ticker memories


Last fall, as my wife and I motored from our home on Long Island to Florida for "the season" (the winter, not to do the social thing in Palm Beach), we arranged to see a colleague from my halcyon days at The Ticker. We had been in touch over the years, just as I have been in touch with several denizens of that tiny office on the ninth floor of the building at 23rd and Lex. It was Jerry Greenberg, who was already established as a columnist when I ventured into that den of dishabille. By that time, Jerry was writing a column for The Ticker after a stint as editor in chief. I can't for the life of me remember any of his columns, but I do recall the title, which I still believe is the best title for a column ("Stew's Views" anyone?) of any I have ever seen: "Local to 23d Street." For you subway denizens, doesn't that say it all?

Jerry greeted me with a picture taken during a horsing-around session with the late (and long-lamented) Larry Schiff and another eager-eyed freshman (that is one of the few pictures of me with hair—so I treasure it). It is but one vignette of an extracurricular activity that led to my lifetime career in journalism (45 years at the New York Times) and journalism education (16 years at City College, 15 years at New York University). The other friends I met in the Ticker office—Wally Nathan, Ruth Cohen Perelson, Dick Kwartler, Dick Rustin, Morty Horwitz, Steve Schatt, Sam Perelson, Bob Nadel, Rich Gurian, Arthur Haberman, Ed Sullivan, Thelma Rosenblum—are people I see regularly or hear about, directly and indirectly, after lo these many years. They helped shape my political thinking, my social and intellectual experiences, and my career choices. Steve Schatt and Dick Kwartler joined me in journalism school, Steve emerging as No. 1 in the class, Dick winning the award as best reporter. The others forged successful careers in business, law, and academic life.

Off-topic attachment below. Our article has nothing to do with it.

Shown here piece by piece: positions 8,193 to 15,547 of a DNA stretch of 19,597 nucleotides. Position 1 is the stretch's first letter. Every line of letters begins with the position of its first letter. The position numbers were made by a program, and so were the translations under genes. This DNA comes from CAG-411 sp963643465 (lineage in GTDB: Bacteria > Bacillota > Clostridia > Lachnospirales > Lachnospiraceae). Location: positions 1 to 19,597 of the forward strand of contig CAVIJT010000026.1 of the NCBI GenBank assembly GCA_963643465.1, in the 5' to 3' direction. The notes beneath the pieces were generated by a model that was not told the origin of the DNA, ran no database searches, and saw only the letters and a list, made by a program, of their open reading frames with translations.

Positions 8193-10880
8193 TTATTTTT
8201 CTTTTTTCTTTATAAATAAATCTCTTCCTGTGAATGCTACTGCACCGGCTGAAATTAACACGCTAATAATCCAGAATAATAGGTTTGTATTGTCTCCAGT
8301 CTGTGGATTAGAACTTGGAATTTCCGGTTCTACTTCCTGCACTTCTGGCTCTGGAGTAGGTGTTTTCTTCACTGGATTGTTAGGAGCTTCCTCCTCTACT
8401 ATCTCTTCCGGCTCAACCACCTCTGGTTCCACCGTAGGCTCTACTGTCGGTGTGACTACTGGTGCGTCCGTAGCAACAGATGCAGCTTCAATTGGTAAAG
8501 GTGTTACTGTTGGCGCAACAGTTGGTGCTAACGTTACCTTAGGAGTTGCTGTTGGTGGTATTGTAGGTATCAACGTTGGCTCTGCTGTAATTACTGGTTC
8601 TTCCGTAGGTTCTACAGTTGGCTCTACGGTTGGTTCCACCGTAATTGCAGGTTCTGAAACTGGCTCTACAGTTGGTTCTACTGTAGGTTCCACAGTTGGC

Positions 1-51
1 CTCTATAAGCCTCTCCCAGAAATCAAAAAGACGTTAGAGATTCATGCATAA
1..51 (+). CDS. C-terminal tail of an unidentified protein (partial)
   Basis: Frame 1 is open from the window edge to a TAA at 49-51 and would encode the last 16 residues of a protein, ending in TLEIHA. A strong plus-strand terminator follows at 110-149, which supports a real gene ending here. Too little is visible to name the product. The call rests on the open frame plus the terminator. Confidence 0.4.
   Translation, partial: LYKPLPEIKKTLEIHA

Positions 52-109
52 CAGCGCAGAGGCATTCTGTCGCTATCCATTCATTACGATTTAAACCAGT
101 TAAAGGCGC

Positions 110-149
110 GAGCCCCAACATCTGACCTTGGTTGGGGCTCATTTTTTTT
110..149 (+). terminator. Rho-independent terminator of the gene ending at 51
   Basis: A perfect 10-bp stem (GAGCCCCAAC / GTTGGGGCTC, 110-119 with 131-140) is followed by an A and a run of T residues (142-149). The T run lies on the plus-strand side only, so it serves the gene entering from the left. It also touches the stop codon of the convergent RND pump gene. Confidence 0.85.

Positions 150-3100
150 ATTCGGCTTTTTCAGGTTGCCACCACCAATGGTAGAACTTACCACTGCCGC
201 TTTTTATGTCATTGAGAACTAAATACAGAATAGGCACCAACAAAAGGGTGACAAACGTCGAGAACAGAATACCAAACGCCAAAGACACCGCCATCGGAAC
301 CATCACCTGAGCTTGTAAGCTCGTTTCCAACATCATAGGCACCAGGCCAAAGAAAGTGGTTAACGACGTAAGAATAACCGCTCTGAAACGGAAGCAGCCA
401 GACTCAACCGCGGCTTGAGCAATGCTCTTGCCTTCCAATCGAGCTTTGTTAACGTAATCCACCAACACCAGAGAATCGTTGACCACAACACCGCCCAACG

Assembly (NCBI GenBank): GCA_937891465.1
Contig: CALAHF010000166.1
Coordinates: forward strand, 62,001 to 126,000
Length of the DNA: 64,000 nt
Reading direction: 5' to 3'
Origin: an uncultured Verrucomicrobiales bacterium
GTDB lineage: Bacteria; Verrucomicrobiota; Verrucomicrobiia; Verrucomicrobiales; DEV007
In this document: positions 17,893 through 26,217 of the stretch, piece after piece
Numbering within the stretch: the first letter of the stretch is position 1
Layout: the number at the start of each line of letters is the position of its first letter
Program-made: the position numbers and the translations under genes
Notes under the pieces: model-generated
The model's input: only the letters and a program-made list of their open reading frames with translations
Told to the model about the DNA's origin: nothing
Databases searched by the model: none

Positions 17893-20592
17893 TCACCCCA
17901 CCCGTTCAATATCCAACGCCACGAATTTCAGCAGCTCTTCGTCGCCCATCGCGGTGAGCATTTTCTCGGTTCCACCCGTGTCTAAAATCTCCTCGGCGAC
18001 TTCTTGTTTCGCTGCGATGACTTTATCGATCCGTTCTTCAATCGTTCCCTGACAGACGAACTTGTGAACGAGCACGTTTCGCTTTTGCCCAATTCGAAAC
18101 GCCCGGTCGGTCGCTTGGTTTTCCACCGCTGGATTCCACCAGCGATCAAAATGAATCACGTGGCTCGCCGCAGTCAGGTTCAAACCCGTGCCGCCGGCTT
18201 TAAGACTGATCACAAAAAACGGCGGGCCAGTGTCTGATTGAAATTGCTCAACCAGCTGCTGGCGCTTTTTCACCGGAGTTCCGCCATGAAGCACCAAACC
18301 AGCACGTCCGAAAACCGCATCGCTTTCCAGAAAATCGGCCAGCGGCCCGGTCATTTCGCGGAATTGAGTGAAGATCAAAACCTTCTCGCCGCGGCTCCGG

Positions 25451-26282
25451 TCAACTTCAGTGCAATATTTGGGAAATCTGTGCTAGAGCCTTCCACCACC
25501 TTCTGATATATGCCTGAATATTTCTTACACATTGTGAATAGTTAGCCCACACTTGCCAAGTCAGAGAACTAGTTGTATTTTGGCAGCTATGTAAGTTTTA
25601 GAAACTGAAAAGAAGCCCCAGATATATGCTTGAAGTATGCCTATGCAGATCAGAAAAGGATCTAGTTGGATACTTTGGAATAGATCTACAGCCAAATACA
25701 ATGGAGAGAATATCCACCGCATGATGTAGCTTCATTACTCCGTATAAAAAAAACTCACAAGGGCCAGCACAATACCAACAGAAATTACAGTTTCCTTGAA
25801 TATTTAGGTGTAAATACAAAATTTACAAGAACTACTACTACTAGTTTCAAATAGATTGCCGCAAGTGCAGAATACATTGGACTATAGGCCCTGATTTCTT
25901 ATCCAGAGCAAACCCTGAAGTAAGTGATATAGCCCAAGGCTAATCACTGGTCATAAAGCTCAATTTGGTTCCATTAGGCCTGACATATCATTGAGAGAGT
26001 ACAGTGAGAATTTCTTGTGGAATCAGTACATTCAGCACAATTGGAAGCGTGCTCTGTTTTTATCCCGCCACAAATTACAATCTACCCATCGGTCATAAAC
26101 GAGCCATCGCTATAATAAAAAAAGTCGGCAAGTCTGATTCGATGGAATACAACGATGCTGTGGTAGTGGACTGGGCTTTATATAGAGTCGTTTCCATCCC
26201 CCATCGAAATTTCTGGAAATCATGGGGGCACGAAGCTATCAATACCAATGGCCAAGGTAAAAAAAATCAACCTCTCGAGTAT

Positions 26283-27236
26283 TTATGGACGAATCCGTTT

If this is the year of The Ticker's 75th anniversary, let me put in a word for the 25th, when we prepared a special anniversary edition. We came up with what we thought was a brilliant slogan: "Twenty-five years of responsible freedom." That credo lasted for several years.

A life forged at The Ticker, ably abetted by my wife, Susan, who holds an honorary press card. What sweet memories!